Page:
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Recently I have asked this question: Why cannot I simplify with the same phase factor from a sum of states

However, I think the title doesn't capture well the crux of the matter: it seems like a quantum-specific question, whereas the problem is something more fundamental.

What title could I use to make it more appealing to a wider range of answerers, not just quantum physicists?

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    $\begingroup$ I don't know about the title but 1) for the body, you should not use acronyms; it so happens that I know what a Schrödinger equation is, so I could guess taht TDSE meant time dependent Schrödinger equation. 2) It may or may not be better if you rephrased in terms of the usual mathematical notation for vector spaces, instead of bra-ket notation, which i can barely understand (and I may not be alone) Or perhaps post in physics.SE $\endgroup$ Jun 6 at 11:57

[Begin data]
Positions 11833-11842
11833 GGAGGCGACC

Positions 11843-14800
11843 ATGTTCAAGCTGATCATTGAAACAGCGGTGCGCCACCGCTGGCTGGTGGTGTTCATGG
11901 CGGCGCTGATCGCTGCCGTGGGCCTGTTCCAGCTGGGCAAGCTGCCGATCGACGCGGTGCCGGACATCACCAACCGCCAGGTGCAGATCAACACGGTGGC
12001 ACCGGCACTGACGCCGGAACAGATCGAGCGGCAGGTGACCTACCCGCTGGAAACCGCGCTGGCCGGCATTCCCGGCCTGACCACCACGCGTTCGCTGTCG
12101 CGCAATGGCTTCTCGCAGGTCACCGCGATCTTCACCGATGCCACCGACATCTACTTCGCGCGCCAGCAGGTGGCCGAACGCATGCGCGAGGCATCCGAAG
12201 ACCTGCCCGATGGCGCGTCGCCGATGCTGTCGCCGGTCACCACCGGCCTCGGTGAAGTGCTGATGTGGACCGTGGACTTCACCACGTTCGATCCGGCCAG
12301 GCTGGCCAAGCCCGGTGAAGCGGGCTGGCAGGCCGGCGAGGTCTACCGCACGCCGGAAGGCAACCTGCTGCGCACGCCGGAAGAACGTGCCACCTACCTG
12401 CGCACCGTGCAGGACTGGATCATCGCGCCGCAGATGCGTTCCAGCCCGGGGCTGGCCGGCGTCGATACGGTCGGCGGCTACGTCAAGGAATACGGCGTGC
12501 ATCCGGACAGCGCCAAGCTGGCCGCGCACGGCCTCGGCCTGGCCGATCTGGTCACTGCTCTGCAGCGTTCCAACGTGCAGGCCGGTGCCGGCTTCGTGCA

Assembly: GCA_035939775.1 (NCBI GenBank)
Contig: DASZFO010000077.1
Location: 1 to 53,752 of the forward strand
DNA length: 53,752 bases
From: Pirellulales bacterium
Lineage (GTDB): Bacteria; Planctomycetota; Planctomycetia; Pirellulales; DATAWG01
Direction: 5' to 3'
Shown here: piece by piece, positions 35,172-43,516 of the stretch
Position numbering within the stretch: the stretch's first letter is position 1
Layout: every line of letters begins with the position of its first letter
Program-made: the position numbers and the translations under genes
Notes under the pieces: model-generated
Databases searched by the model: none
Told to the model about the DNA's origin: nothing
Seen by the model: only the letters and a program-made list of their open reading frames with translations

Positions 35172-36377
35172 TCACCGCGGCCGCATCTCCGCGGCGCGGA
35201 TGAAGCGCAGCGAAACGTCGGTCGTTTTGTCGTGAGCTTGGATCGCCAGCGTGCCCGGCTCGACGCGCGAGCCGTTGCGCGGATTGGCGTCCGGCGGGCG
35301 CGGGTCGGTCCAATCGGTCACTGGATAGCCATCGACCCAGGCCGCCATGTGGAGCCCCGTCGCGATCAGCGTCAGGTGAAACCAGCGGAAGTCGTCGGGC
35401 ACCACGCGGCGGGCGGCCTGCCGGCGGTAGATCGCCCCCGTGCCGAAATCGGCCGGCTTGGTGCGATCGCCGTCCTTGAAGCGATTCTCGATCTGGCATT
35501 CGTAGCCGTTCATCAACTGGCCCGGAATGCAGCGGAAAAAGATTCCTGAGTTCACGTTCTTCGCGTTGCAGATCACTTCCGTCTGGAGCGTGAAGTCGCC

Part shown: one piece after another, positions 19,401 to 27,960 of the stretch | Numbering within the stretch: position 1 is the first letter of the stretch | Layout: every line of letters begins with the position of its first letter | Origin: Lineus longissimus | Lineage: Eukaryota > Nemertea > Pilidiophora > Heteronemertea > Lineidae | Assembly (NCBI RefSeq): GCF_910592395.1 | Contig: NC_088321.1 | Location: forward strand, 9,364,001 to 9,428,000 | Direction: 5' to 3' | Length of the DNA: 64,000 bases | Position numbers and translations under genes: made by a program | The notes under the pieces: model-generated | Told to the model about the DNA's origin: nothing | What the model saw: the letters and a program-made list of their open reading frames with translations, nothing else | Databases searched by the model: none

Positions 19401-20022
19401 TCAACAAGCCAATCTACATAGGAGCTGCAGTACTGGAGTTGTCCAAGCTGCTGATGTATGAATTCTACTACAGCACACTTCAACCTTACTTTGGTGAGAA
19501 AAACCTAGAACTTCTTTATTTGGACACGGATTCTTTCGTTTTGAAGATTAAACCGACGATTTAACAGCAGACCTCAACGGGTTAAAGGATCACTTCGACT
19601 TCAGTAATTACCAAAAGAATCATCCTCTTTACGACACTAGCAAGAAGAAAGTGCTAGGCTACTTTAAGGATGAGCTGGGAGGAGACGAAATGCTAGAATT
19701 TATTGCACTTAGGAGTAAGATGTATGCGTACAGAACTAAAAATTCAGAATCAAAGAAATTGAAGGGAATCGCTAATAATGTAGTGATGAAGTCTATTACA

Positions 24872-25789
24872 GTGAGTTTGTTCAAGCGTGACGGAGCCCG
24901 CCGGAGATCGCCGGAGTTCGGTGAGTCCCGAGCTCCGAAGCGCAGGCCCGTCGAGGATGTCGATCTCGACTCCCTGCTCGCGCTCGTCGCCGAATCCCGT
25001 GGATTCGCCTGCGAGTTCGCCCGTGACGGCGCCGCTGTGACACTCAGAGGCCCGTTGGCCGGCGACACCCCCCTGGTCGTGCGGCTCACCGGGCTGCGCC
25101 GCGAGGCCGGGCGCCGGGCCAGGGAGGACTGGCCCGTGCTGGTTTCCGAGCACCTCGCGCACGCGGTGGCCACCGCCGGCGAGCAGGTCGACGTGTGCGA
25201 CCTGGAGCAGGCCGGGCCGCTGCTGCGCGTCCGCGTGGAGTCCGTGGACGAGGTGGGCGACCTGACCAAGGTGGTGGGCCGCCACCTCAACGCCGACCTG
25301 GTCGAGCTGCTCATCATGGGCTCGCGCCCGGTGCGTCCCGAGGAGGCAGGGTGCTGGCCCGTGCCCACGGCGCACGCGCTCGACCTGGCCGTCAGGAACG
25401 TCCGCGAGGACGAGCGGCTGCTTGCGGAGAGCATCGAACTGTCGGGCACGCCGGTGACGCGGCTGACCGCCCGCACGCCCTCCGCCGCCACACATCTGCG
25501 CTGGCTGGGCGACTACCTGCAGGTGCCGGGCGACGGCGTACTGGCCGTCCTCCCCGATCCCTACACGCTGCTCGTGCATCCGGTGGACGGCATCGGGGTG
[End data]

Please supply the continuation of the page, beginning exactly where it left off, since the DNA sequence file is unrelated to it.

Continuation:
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    $\begingroup$ 3) Your question looks to me, as someone who knows basically no (quantum or otherwise) physics like this: $$ 1 \times 1 + 2\times 2 + 0\times 3 = 0 \times 1 + 0\times 2 + 1 \times 3 $$ why can't we cancel the factors on the right? If we do this, we get $$ 1 + 2 + 0 = 0 + 0 + 1$$ which is wrong? $\endgroup$ Jun 6 at 11:58
  • $\begingroup$ Thank you for both points, especially the third, that makes the issue clear. $\endgroup$
    – zabop
    Jun 6 at 12:04
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    $\begingroup$ It seems someone who could wade through the physics more confidently than me has written much the same in an answer you accepted :) anyway, glad to help $\endgroup$ Jun 6 at 12:06
  • $\begingroup$ You guys rock indeed. $\endgroup$
    – zabop
    Jun 6 at 12:07
  • $\begingroup$ ....the example above is wrong :):):):) I guess it would have been enough to use $ 2\times 1 + 0 \times 2 = 0 \times 1 + 1\times2$. Sorry, but anyway its sorted now $\endgroup$ Jun 6 at 12:09
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    $\begingroup$ Oh because even the first line one doesn't hold? :) Forgot to check that, but nevertheless it made the point! :) $\endgroup$
    – zabop
    Jun 6 at 12:12

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